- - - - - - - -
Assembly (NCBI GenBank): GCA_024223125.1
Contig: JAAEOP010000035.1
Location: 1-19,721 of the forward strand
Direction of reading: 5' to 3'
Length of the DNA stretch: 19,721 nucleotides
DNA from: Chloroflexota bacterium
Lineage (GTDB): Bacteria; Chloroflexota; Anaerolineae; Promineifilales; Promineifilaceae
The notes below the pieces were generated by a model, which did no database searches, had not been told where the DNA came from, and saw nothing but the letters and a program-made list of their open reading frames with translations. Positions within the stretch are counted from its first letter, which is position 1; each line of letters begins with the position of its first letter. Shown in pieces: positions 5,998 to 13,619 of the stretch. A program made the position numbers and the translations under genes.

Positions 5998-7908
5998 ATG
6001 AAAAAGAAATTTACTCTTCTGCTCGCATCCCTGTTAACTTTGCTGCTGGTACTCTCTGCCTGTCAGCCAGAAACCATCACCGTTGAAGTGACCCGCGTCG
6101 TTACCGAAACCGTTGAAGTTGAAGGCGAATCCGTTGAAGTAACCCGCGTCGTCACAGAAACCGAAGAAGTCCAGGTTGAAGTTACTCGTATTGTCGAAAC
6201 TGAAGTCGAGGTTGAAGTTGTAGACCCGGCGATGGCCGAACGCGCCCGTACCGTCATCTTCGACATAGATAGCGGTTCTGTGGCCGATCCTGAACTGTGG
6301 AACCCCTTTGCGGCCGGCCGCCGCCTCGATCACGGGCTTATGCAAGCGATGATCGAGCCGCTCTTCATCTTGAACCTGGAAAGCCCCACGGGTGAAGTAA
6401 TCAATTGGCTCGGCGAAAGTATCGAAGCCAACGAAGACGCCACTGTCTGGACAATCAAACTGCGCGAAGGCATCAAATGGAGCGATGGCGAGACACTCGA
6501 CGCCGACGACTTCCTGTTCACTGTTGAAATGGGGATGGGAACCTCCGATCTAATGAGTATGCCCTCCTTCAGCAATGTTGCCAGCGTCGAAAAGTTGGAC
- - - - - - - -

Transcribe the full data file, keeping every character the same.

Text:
Assembly (NCBI GenBank): GCA_024223125.1
Contig: JAAEOP010000035.1
Location: 1-19,721 of the forward strand
Direction of reading: 5' to 3'
Length of the DNA stretch: 19,721 nucleotides
DNA from: Chloroflexota bacterium
Lineage (GTDB): Bacteria; Chloroflexota; Anaerolineae; Promineifilales; Promineifilaceae
The notes below the pieces were generated by a model, which did no database searches, had not been told where the DNA came from, and saw nothing but the letters and a program-made list of their open reading frames with translations. Positions within the stretch are counted from its first letter, which is position 1; each line of letters begins with the position of its first letter. Shown in pieces: positions 5,998 to 13,619 of the stretch. A program made the position numbers and the translations under genes.

Positions 5998-7908
5998 ATG
6001 AAAAAGAAATTTACTCTTCTGCTCGCATCCCTGTTAACTTTGCTGCTGGTACTCTCTGCCTGTCAGCCAGAAACCATCACCGTTGAAGTGACCCGCGTCG
6101 TTACCGAAACCGTTGAAGTTGAAGGCGAATCCGTTGAAGTAACCCGCGTCGTCACAGAAACCGAAGAAGTCCAGGTTGAAGTTACTCGTATTGTCGAAAC
6201 TGAAGTCGAGGTTGAAGTTGTAGACCCGGCGATGGCCGAACGCGCCCGTACCGTCATCTTCGACATAGATAGCGGTTCTGTGGCCGATCCTGAACTGTGG
6301 AACCCCTTTGCGGCCGGCCGCCGCCTCGATCACGGGCTTATGCAAGCGATGATCGAGCCGCTCTTCATCTTGAACCTGGAAAGCCCCACGGGTGAAGTAA
6401 TCAATTGGCTCGGCGAAAGTATCGAAGCCAACGAAGACGCCACTGTCTGGACAATCAAACTGCGCGAAGGCATCAAATGGAGCGATGGCGAGACACTCGA
6501 CGCCGACGACTTCCTGTTCACTGTTGAAATGGGGATGGGAACCTCCGATCTAATGAGTATGCCCTCCTTCAGCAATGTTGCCAGCGTCGAAAAGTTGGAC